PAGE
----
I want to get serious about it. What sort of
workout should I follow?"

"I only have dumbbells and an exercise
bench? Can you give me a good workout?"

"I want to do barbells, dumbbells and
sandbags, but I don't know how to work
them into a program without over-training.
Can you give me a good workout?"

"I need a good bulking up program. Can
you help me? What should I do?"

"I want to train on Olympic lifting. Can you
give me a program?"

"I need something to build all-around
strength, muscle mass and really good
condition. Can you give me a workout?"

"I can only train three days a week for
about 45 minutes. What should I do?"

"I need a two-day a week program. Do
you have one you like?"

"I need a good program for powerlifting.
Can you give me one?"

And so on.

Now, these are all good questions, and
I'm happy to answer them -- but it takes
time, and I'm awfully busy.

So I thought I'd put together a book that
gives you a bunch of different workouts,
with detailed. step by step instructions on
how to do them.

The result was Chalk and Sweat.

50 different workouts, using a variety of
different kinds of equipment. Training
programs for beginners, intermediates
and advanced Dinos. Special programs
for building maximum strength and
muscle mass with leg and back
specialization workouts.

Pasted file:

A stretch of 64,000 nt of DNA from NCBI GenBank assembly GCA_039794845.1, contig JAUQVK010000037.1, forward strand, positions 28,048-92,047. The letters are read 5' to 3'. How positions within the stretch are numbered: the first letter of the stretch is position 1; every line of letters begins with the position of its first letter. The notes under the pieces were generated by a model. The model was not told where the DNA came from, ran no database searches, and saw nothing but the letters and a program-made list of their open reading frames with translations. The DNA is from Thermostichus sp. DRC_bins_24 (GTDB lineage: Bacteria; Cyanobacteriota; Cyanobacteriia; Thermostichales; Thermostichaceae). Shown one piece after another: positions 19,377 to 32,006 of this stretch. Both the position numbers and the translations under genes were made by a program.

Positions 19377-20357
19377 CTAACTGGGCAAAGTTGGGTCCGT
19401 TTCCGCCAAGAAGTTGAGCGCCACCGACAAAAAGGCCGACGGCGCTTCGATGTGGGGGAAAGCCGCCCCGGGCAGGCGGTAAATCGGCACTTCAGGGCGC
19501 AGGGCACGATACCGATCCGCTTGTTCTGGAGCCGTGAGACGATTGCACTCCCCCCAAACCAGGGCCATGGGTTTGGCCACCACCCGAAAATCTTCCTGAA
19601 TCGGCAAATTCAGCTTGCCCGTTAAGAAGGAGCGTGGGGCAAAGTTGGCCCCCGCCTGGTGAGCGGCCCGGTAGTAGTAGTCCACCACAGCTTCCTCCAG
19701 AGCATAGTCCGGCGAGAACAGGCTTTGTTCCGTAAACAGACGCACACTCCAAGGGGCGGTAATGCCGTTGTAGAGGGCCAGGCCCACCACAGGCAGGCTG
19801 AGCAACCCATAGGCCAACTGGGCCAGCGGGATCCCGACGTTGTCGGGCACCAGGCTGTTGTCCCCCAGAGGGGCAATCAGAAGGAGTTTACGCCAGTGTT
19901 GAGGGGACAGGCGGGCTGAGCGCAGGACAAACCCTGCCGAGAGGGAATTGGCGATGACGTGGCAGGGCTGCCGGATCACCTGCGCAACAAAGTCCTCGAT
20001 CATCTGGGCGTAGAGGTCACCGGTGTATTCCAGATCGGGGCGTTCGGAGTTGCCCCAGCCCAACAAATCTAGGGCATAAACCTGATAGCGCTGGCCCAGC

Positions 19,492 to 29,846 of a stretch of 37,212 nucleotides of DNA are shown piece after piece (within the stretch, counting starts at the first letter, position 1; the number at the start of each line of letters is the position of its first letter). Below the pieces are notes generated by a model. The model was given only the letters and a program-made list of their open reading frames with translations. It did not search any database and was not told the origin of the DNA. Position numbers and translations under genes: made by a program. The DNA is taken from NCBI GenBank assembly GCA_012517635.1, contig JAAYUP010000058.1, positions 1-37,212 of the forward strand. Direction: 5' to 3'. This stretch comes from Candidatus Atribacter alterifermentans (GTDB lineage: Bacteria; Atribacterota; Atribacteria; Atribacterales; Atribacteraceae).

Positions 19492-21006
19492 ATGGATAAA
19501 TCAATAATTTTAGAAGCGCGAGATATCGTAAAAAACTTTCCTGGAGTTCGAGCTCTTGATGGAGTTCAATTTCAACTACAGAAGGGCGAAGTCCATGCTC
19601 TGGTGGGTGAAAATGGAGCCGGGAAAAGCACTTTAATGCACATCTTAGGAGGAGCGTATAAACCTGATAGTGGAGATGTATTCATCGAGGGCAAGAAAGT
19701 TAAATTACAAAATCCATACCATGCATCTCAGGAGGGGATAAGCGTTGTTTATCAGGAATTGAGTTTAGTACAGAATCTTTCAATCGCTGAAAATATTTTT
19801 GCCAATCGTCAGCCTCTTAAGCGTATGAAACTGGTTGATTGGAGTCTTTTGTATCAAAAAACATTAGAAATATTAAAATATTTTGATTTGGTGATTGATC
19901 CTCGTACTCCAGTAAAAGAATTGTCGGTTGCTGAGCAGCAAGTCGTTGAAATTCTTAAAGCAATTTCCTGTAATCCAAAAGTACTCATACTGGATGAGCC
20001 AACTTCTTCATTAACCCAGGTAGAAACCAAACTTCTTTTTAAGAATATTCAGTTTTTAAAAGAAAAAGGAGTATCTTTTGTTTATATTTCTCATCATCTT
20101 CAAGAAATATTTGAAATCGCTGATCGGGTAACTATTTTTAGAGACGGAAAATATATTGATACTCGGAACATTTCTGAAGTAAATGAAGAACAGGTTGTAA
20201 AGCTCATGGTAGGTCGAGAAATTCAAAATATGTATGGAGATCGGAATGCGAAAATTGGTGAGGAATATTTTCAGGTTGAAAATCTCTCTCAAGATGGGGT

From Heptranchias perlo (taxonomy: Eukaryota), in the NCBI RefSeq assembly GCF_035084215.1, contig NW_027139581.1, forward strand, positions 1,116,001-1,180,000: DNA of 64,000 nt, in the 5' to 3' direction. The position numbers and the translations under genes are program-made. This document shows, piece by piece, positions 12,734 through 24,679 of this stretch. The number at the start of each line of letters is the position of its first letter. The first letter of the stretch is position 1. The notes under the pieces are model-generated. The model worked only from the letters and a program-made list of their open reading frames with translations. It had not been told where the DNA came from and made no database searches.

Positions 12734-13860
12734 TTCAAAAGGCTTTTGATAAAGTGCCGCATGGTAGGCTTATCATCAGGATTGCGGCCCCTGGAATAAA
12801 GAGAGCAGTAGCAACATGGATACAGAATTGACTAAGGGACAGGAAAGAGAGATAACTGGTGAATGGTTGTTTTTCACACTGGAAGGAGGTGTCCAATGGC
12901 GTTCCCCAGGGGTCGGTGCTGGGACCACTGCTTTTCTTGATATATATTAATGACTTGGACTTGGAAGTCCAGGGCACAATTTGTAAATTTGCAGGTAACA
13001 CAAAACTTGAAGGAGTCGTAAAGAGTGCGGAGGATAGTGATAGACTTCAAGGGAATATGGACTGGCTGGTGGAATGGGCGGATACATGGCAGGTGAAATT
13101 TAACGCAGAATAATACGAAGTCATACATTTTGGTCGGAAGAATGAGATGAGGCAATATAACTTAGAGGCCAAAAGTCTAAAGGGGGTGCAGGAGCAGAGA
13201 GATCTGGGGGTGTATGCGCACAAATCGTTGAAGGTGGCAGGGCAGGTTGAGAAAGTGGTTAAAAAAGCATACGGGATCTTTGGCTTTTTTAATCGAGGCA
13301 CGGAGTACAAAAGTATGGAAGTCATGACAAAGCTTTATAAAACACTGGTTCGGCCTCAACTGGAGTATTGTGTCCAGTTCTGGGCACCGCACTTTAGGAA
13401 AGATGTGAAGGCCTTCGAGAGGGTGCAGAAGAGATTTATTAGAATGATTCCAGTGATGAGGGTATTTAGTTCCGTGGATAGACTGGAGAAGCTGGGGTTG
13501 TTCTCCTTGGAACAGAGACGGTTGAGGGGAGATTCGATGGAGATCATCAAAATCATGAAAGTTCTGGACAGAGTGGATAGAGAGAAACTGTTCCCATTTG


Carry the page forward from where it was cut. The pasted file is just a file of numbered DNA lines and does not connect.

I was looking at it the other day, and I
thought, "This is better than I

Many of you already have a copy of the
little monster. If you do, pick it up and
take a look -- you'll probably see something
you missed the first time you read it.

If you don't have a copy, you're missing a
great little book with a ton of terrific
workouts and training tips. So go here
to grab a copy:

By the way, Workout No. 41 is a pretty
good one for advanced Dinos looking to
build some serious strength and mass.

Yours in strength,

Brooks Kubik

P.S. My other books and courses -- and my
Dinosaur Training DVD's -- are right here
at Dino Headquarters:

P.S. 2. Thought for the Day: "If something
is worth doing, it's worth learning how to
do it right." -- Brooks Kubik


Poundage progression for Bottom Position Squats!

Hail to the Dinosaurs!

I got an email from Nick C., who wrote:

"Hi Brooks!

I'm planning on starting a leg specialization
program that will use the bottom position
squat singles you prescribe in workout no.
39 in Chalk and Sweat.

I'm going to start with 6 x 5 with regular
Olympic squats, followed by five sets of
progressively heavier singles in the bottom
position squat.

I was wondering how you would suggest
increasing weight for this routine. Should
I try to add 5 or 10 lbs. to my top single